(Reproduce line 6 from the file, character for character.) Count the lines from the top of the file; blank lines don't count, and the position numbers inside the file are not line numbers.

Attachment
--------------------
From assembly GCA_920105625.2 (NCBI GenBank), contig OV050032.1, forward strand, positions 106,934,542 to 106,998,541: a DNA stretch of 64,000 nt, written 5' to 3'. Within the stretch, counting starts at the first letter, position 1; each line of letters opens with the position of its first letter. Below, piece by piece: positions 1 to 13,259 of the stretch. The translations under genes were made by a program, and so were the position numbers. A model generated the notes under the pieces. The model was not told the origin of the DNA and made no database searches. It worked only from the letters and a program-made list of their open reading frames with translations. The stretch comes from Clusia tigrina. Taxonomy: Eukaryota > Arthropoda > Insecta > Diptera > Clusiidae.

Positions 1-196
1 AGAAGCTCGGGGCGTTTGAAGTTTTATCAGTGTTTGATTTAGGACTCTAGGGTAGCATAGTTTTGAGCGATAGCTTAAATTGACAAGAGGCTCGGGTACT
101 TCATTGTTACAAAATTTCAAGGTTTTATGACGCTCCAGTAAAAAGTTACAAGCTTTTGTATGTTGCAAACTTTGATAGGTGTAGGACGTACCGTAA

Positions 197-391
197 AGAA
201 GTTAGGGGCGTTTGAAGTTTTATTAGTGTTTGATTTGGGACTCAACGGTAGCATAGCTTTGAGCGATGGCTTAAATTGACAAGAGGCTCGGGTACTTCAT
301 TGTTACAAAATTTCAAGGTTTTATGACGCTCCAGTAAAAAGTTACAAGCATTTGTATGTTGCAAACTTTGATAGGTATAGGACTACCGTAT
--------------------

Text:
197 AGAA